The reduced status of a man with his family and children has deadly implications, as well. According to the Journal of Epidemiology and Community Health, "Divorced or separated men are more than twice as likely to kill themselves as men who remain married." By comparison, the suicide rate for divorced men is almost ten times higher than the suicide rate for divorced women. Some social scientists are beginning to speculate that there are "slow" forms of suicide such as substance abuse and criminal behavior that are not recorded as suicides. The suicide rate in New Hampshire exceeds that of the United States on a per capita basis. Of the 139 suicide victims in an average year in New Hampshire 110 are males.

Fatherless Children, Mental Health, and Substance Abuse

A study of preschool children admitted to New Orleans hospitals as psychiatric patients found that nearly 80 percent came from fatherless homes. The absence of the father from the home affects significantly the behavior of adolescents and results in greater use of alcohol and marijuana. Fatherless children are at a dramatically greater risk of drug and alcohol abuse. Boys who grow up in father-absent homes are more likely than those in father present homes to have trouble establishing appropriate sex roles and gender identity.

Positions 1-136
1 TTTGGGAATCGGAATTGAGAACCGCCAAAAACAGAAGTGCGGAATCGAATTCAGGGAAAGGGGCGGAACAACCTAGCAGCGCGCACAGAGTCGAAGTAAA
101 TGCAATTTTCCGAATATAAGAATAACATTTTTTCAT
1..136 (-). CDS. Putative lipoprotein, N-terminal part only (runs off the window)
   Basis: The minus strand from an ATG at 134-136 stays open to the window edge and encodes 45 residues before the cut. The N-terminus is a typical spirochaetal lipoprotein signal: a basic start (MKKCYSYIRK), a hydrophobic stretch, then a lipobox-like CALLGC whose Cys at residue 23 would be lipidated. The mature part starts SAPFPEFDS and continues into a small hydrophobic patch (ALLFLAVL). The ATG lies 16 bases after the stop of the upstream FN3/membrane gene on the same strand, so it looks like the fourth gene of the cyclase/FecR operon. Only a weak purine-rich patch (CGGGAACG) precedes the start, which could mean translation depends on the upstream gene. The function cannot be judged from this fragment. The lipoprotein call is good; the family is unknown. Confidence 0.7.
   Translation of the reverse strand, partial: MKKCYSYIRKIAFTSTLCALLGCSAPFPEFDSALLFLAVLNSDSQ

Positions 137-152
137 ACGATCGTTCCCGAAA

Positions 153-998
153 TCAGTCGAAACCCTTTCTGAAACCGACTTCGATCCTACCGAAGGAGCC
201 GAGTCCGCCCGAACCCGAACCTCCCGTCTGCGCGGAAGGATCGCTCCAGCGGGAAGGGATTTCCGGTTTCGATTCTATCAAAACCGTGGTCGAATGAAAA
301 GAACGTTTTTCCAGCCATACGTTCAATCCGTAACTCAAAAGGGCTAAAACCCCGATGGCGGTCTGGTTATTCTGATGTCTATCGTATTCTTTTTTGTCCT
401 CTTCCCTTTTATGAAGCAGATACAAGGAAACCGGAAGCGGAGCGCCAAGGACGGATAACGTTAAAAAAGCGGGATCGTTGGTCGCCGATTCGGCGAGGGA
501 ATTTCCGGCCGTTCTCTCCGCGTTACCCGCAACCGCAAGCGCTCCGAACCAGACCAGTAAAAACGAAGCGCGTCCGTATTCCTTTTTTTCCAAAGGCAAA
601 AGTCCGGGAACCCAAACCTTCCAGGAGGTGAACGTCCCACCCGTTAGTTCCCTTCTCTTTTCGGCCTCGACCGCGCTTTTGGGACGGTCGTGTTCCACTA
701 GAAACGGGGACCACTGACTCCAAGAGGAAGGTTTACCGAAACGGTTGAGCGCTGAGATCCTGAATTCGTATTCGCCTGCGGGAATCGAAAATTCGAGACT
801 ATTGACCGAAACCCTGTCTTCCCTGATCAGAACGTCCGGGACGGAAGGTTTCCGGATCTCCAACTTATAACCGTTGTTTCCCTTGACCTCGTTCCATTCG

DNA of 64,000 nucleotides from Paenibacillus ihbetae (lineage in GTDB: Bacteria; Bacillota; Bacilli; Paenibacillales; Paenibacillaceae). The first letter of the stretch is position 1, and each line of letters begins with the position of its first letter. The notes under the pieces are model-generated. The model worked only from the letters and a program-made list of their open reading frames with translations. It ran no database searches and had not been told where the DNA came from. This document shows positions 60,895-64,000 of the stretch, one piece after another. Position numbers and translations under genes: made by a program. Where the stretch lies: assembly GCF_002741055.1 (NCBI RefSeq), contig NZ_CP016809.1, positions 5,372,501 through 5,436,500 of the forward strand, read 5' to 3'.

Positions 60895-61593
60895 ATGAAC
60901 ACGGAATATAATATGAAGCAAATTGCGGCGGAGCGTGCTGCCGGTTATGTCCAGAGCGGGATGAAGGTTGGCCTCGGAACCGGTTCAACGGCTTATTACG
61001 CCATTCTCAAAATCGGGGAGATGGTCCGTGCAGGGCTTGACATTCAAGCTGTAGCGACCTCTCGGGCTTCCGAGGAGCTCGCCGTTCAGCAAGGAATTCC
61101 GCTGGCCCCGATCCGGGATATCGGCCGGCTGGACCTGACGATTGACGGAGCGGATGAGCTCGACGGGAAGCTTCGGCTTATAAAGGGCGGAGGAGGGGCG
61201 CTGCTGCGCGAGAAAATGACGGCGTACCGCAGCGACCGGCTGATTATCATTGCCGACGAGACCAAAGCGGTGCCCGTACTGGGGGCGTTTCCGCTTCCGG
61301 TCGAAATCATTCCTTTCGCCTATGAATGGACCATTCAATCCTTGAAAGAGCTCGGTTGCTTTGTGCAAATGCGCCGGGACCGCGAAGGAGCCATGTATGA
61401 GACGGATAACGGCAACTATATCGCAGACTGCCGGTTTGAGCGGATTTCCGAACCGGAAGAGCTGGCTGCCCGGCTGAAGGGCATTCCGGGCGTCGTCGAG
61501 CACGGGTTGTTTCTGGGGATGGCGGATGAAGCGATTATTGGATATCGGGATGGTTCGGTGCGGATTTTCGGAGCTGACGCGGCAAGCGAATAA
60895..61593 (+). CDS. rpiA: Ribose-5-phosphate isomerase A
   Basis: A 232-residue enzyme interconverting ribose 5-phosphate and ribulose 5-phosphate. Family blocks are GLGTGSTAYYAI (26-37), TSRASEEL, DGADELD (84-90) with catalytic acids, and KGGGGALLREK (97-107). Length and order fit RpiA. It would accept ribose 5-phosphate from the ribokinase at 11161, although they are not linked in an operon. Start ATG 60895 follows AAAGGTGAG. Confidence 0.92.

Fatherlessness, Self Destructive Behavior and Crime

The likelihood that a young male will engage in criminal activity doubles if he is raised without a father and triples if he lives in a neighborhood with a high concentration of single-parent families. One study of adolescents charged with murder found that seventy-two percent grew up absent their biological fathers. A study of men accused of rape found that sixty percent grew up absent their biological fathers. Sociologist David Blankenhorn concludes that fatherlessness is a primary generator of violence among young men. The research is clear.the one human being most capable of curbing the antisocial aggression of a boy is his biological father.